The Bishop of Salisbury now turned up again, like a bird of ill omen. He gently let fall in the course of a chat with Charlotte that he had heard from the Prime Minister and Lord Eldon that unless she were to write a submissive letter to her father, promising to reconsider her decision in a few months and marry the Prince of Orange, ‘arrangements would be made by no means agreeable to her inclinations’. This last phrase bore the stamp of her enemy, Eldon, who had once said that if she were his daughter he would have her locked up. On that occasion, she burst into tears: now she was past crying.
The sinister threat was received with dismay at Warwick House. Miss Knight believed that one of the ‘arrangement’ would be her dismissal: the Duchess of Leeds had already been asked to resign. It looked as if Warwick House and its entire household were about to be given up. That day Charlotte told one of her pages that she expected all the servants would be sent away; but she promised that she would never forget them, and would take them back whenever it was in her power. (Two years later, after her marriage, she honoured this promise.)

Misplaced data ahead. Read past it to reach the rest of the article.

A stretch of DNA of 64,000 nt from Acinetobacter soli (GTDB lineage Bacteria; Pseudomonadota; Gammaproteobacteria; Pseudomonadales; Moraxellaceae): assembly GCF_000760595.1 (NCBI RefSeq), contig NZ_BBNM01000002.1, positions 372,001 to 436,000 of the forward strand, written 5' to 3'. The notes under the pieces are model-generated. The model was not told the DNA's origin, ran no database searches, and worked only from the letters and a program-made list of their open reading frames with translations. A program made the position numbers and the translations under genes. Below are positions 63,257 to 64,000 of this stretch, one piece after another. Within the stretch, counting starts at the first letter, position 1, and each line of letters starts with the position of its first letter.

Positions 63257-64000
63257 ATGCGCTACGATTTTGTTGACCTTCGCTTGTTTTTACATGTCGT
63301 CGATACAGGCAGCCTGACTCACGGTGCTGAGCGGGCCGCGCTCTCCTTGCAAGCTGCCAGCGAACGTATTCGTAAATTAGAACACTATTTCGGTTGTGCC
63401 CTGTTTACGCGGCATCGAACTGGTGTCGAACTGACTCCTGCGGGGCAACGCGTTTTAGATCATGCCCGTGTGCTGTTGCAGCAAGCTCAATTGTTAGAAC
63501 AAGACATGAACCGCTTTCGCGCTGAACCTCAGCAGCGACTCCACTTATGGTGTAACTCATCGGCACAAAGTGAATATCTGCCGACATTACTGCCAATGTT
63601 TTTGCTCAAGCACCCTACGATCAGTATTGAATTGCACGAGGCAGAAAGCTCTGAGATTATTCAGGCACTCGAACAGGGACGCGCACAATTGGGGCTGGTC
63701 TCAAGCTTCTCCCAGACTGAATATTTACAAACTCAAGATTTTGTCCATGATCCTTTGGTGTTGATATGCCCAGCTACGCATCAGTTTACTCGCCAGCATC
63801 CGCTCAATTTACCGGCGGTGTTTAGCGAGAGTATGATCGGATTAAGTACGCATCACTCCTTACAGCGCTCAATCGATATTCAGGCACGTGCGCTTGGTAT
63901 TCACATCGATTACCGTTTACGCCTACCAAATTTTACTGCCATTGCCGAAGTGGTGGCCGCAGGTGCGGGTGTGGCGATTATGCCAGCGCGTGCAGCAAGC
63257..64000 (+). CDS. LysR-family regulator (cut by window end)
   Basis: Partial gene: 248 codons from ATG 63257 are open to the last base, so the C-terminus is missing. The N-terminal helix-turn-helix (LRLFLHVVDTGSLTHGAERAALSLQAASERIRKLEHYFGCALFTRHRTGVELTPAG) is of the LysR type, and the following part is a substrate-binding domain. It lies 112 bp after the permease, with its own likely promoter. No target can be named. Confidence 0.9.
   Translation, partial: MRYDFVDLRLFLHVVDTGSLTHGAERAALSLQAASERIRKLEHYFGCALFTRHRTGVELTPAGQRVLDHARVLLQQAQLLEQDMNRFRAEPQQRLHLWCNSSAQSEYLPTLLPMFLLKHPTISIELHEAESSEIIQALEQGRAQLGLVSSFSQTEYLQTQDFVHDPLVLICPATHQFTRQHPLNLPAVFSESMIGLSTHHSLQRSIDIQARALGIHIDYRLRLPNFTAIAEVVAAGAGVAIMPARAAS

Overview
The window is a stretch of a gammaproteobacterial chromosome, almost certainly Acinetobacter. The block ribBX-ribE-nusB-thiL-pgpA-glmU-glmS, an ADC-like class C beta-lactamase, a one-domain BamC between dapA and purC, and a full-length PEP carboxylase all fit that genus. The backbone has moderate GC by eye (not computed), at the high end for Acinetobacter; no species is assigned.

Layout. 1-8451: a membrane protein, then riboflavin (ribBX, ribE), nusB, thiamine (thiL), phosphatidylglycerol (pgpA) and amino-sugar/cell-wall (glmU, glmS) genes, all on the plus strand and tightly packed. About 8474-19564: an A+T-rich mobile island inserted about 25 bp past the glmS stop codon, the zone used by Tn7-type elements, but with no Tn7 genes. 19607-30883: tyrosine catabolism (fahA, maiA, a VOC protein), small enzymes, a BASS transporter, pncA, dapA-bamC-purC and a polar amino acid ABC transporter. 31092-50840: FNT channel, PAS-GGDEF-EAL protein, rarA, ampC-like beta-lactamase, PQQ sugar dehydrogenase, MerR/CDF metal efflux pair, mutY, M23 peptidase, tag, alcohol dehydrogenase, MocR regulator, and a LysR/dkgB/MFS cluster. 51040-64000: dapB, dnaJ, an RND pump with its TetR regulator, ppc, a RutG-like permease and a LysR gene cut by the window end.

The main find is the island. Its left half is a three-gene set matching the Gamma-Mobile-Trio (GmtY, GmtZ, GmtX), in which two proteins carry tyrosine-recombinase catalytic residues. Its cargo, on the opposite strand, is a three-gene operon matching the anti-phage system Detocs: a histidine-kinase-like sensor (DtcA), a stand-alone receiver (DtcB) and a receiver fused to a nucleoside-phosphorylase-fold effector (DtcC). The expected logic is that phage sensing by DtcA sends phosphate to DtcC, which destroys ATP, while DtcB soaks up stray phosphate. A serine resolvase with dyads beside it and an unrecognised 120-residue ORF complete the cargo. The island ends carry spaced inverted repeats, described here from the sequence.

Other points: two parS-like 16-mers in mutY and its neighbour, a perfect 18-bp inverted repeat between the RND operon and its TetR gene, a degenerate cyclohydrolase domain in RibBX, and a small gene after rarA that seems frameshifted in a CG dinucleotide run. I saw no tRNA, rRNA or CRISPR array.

She wrote to her father an affectionate, if not a submissive letter. She had not written before, she said, for fear of an unfavourable reception; but she found it impossible to remain silent any longer without letting him know how she dreaded having angered him and forfeited his affection.
She had hoped, she went on, to have had a chance to talk to him, and to justify ‘any part of my conduct that may have displeased you’. She told him that her health was troubling her: for weeks she had suffered from a painful and swollen knee, and the doctors now advised sea air to restore her. She knew how important it was for her to be well, but she assured him that she could never make ‘a perfect recovery’ unless she knew herself forgiven and restored to favour.
The Regent did not answer.
[an extract from ‘Prinny’s Daughter: A Biography of Princess Charlotte of Wales’ by Thea Holme]